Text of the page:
11.50 40
11.00 ‘
40
11.00 40
11.00 40
10.00 40
Table C-7011: c M a t e h - (25 EMPLOYEES OR I£SS)

Class A cafeterias:
Chefs ......... ..... ............
Second cooks .....................
Butchers .................. ......
Night chefs ......................
Roast or swing shift cooks......... .
Carvers ............. ........
Steam table ......................
Fry cooks .......................

(open)
11.50
11.00
11.50
11.00
9.00
8.50
10.00

40
40
40
40
40
40
40
40

Class B cafeterias:
Chefs ..........................
Second cooks .....................
Carvers ............... ........
Steam table ......................
Fry cooks........................

11.50
11.00
9.00
8.50
10.00

40
40
40
40
40

Pastry cooks and bakers:
Pastry cooks ..................
Plain pastry cooks ..............
Assistants ...................

12.00
10.00
7.00

40
40
40

Pantry scale:
Head pantrymen ................
Pantrymen....................
Griddle cooks .................

9.00
8.00
8.50

40
40
40

6.35
6.70
7.85

40
40
40

7.50
6.35
6.35

40
40
40

6.00
(open)

40
40

Waiters and waitresses:
Waiters:
Straight shift ................
Split shift ..................
Class B men1 resorts...... ........
8
Soda fountains:
Head mixers.................. .
Second assistants ..............
Bus boys ....... ......... .
Road houses and night clubs:
Cocktail lounge....... ........
Head waiters ....... ...... ....

Classification

Classification

Switchboard operators ...............
Bellmen ............. .
Night bellmen......................
Bell captains ......................
H ousem en . . . . . . . r . . . . . . . . . . . . . . . . . . . . . . . . . .

Maintenance men ....................
Maids ............................
Housekeepers ................... .
D e sk c le r k s ..M ...................... . . . . .
Combination bell-elevator men.........

Rate
per
hour

Hours
per
week

♦0.93
.72
.77
.82
.93
1.25
.87
.95
.95
.77

44
44
44
44
44
44
44
44
44
44

D:
Table D-li

19

Entrance Rates

M in im u m Cut'kanoe. Rated, jo b P h u t Ti/xto&sAA

1/

E:

Percent of plant workers } establishments vlth
in
-_____ specified minimum rates In - _________
_

Minimum rate
(in cents)

All establishments ....
Under 75 ............
75 .................
Over 75 and under 80 ...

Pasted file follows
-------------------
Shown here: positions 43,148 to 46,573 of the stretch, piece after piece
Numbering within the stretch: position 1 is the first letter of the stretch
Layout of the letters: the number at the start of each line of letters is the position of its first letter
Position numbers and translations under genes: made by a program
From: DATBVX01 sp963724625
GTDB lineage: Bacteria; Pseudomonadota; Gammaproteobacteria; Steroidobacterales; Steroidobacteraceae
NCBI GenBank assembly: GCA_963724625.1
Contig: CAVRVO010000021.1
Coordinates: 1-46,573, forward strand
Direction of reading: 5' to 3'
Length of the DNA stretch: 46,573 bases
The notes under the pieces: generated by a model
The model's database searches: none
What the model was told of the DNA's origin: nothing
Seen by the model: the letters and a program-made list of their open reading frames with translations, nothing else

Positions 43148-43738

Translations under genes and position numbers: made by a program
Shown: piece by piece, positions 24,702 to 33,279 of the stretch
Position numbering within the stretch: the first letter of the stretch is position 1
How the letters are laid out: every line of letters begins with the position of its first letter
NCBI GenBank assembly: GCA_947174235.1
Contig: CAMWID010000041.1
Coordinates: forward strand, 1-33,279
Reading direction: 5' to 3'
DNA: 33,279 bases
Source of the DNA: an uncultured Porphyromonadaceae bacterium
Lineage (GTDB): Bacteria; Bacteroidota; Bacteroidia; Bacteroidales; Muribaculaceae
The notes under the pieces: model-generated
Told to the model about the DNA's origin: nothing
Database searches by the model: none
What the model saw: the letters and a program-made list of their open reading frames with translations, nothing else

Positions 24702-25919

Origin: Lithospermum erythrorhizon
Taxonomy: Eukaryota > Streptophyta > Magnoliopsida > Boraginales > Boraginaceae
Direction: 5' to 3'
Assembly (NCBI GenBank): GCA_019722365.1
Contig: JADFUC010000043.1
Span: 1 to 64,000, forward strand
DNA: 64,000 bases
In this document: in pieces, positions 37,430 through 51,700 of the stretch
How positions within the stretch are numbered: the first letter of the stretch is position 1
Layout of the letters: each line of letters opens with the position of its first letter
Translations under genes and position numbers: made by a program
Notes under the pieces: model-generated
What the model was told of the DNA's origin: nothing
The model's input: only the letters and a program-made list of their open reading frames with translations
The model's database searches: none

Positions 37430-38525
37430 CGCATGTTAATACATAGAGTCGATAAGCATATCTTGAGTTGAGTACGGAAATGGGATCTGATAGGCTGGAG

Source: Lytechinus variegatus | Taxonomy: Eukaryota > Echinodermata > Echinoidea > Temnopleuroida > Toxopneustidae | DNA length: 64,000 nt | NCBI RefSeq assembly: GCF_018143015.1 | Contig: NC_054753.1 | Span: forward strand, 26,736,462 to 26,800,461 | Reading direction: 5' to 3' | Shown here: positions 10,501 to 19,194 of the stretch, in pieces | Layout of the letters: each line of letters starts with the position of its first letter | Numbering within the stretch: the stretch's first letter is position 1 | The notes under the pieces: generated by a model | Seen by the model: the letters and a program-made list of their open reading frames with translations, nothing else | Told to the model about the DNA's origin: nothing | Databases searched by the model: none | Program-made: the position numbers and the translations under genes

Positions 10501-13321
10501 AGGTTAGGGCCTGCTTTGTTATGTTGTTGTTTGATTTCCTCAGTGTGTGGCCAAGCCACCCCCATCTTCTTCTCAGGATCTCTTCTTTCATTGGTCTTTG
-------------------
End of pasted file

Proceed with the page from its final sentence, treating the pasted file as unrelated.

80 .................
Over 80 and under 85 ...
8 5 .................
Over 85 and under 90 ...
90 .................
Over 90 and under 95 ...
95 .................
Over 95 and under 100 . .
..
100 ................
Over 100 and under 105 • •
•
105 ................
Over 105 and under 110 . .
.
n o ................
Over 110 and under 115 • .
•
n5 ................
Over 115 and under 120 . .
.
120 ................
Over 120 and under 125 • •
•
125 ................
Over 125 and x n e 130 . .
rdr
.
130................
Over 130 and under 135 • •
•
135 ................
Over 135 and under AO . .
.
AO ................
Over lUO and under 1^5 . .
.
H5 ................
Over A5 and under 150 . .
.
150 ................
Over 150 and under 155 . .
.
155 ................
Over 155 and under 160 . .
.
1 6 0 ................
Over 160 and under 16 5 . .
.
165 ................
Over 16 5 and under 170 . .
.
170 and over .........
Establishments with no
established minimum . .
..
Information not
available ..........

Manufacturing
All
Public Whole­ Retail Serv­
indus­ Durable Hon­
sale
tries goods ourable utilities* trade trade ices
goods
2/
100.0

100.0

100.0

100.0

k.B

.
8
1.3
2.0
3.1
3.6
3.0
3.0
2.0
1.1
3.9
lA
2.1
2.1
3A
lA
1.0
2.0
A
1.3
3A
1.0
1.0
7.6
.
3
.
6
.
5
2.2
.
7
1.1
.
7
6.7
-

2.5
.
2
k.8
1.2
.
2
3.6
1 5 .8

.
8

2.1
-

6*9
3.2
3.9
9.7
1.7
1.8
1.3
2.3
5.6
5.8
-

-

-

6 .0

5.2

25.7
1.2
2.3
3.8
1.9

19.5
1.5
3.1
2.2
6.7
5.2
2.2
^.0
3.0
12.6
-

-

-

1 .3

11.3
3.7
.
9
3.0

-

-

3.5

11.0

12.6

10.2

k .3

-

8 .7

5.9
1A

6 .0

*.l
3.2
1.7
k .9

-

2 .2

1 2 .8

~

k .2

1.5
1.0
2.5

"

23.5
k .2

2.5
12.3
1.8
1.5
.
9
5.0
6A
6.7
1.3
2.5
8.1